A Constitutional Right to Self Defense?

George Mason Journal of Law Economics and Policy, Vol. 2, p. 187, 2006

22 Pages Posted: 4 Nov 2009

Date Written: November 4, 2006


Is there a constitutional right to self-defense? The skeptic who insists on a citation to the seminal case unequivocally establishing the right may claim that the Supreme Court has not elaborated the right of self-defense the way it has developed the highly litigated provisions of the bill of rights. But as a practical matter, we find the right of self-defense an essentially universal value that the Court and commentators have used as a foundational principle to ground and illuminate other constitutional rights.

This article will show that self-defense is a basic raw material of our social and political structure, a right from which other constitutional guarantees have been derived and therefore (even if unenumerated) n5 in the first echelon of fundamental constitutional rights. Section I will summarize the case that self-defense is protected by the Second Amendment. Section II will explain why a basic right to self-defense might be imperfectly enumerated and suggest how the Ninth Amendment [*188] might support it. Section III shows how self-defense has been used as a building block of the constitutional right to abortion. Section IV shows how elaborations of the Fourth and Eighth Amendment are derived from self defense. Section V presents a series of nineteenth century Supreme Court cases that treat self-defense like the sun rising in the east. Section VI shifts the burden of proof, and shows that the independent case against the right of self-defense depends on ideas rooted in the most vile social institution ever to afflict our society.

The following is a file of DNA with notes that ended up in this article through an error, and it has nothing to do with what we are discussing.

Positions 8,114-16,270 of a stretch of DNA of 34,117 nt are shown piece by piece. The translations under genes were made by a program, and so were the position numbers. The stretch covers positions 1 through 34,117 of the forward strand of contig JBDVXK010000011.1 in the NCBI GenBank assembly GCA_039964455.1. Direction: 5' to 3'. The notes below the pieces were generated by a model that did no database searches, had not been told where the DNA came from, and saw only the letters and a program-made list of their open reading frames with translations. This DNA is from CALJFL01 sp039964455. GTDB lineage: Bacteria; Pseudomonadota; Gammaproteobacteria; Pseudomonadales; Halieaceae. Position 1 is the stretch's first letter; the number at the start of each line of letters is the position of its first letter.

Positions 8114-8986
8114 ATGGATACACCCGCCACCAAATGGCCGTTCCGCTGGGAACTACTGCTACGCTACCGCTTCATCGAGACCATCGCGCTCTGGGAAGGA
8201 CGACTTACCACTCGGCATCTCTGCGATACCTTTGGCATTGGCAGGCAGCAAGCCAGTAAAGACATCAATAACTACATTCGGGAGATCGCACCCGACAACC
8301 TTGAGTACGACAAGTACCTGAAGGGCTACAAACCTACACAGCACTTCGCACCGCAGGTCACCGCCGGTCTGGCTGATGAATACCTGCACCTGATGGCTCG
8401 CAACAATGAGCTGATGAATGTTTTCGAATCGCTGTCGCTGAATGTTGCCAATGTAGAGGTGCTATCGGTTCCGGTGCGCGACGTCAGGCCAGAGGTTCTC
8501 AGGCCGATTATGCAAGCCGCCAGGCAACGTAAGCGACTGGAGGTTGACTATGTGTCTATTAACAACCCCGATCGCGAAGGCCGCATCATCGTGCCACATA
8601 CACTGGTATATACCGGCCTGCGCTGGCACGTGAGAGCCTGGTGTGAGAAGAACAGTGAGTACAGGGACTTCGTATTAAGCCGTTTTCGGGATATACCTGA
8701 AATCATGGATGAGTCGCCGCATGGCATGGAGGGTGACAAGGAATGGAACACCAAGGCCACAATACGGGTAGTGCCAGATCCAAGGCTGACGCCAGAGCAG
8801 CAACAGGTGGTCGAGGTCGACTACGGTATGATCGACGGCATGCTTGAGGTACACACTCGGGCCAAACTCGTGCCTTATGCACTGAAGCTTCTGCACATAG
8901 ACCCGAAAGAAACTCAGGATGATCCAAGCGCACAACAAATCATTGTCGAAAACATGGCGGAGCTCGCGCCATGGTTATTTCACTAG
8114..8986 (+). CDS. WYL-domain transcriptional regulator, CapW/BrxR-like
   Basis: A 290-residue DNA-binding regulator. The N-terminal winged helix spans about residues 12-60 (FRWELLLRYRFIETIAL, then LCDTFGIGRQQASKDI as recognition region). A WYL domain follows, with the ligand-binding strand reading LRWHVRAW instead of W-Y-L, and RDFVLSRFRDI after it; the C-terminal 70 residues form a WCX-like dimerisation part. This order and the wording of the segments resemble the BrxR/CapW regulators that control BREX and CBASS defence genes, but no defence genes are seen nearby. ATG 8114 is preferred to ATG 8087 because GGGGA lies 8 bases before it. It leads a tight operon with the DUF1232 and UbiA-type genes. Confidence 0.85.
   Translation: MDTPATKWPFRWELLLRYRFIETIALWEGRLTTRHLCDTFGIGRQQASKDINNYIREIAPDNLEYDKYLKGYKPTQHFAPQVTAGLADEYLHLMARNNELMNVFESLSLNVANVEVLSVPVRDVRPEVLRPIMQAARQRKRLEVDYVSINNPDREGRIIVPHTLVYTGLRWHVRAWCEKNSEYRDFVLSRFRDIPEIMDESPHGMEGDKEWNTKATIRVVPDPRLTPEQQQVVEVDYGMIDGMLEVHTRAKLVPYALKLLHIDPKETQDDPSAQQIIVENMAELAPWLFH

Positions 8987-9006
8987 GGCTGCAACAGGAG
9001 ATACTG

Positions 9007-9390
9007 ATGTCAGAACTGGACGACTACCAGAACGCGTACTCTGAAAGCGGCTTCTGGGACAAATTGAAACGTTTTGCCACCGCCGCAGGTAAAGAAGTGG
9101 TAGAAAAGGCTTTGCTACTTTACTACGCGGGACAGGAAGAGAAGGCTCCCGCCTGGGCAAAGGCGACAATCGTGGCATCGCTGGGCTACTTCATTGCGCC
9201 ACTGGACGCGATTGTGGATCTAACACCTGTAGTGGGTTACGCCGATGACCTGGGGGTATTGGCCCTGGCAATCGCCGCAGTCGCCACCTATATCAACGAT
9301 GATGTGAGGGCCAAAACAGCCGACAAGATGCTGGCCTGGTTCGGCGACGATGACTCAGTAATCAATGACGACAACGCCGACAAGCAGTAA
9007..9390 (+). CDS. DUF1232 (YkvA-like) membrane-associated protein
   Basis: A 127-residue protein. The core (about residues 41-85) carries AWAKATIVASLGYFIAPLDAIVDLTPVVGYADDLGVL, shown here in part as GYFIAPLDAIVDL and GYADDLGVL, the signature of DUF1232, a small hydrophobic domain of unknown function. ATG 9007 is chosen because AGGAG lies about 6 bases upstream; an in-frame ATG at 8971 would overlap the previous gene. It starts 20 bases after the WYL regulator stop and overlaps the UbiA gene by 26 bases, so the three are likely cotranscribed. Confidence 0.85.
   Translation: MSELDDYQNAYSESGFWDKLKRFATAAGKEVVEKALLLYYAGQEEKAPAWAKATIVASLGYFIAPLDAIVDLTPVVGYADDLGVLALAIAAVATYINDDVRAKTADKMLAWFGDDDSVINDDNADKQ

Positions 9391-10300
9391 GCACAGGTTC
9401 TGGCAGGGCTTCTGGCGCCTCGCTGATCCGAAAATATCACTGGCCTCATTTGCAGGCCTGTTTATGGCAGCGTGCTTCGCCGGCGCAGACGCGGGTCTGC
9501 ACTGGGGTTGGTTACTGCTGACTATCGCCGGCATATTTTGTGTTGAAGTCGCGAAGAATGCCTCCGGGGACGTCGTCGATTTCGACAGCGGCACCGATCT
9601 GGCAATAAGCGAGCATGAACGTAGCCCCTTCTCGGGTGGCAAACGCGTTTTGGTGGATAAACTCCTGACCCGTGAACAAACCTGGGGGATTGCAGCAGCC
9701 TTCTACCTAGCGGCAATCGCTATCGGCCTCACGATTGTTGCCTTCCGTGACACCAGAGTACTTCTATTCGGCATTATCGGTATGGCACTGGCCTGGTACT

I conclude from all of this that while the stickler might quibble about the fashion in which it has been recognized, the ancient right of self-defense is in the first echelon of fundamental constitutional rights essential to "liberty," first among the rights protected by the Ninth Amendment and at the core of a proper understanding of the Second Amend-ment.

Keywords: self defense, second amendment, federal common law, abortion, slavery

Suggested Citation

Johnson, Nicholas James, A Constitutional Right to Self Defense? (November 4, 2006). George Mason Journal of Law Economics and Policy, Vol. 2, p. 187, 2006 , Available at SSRN: https://ssrn.com/abstract=1500026

Nicholas James Johnson (Contact Author)

Fordham University School of Law ( email )

140 West 62nd Street
New York, NY 10023
United States

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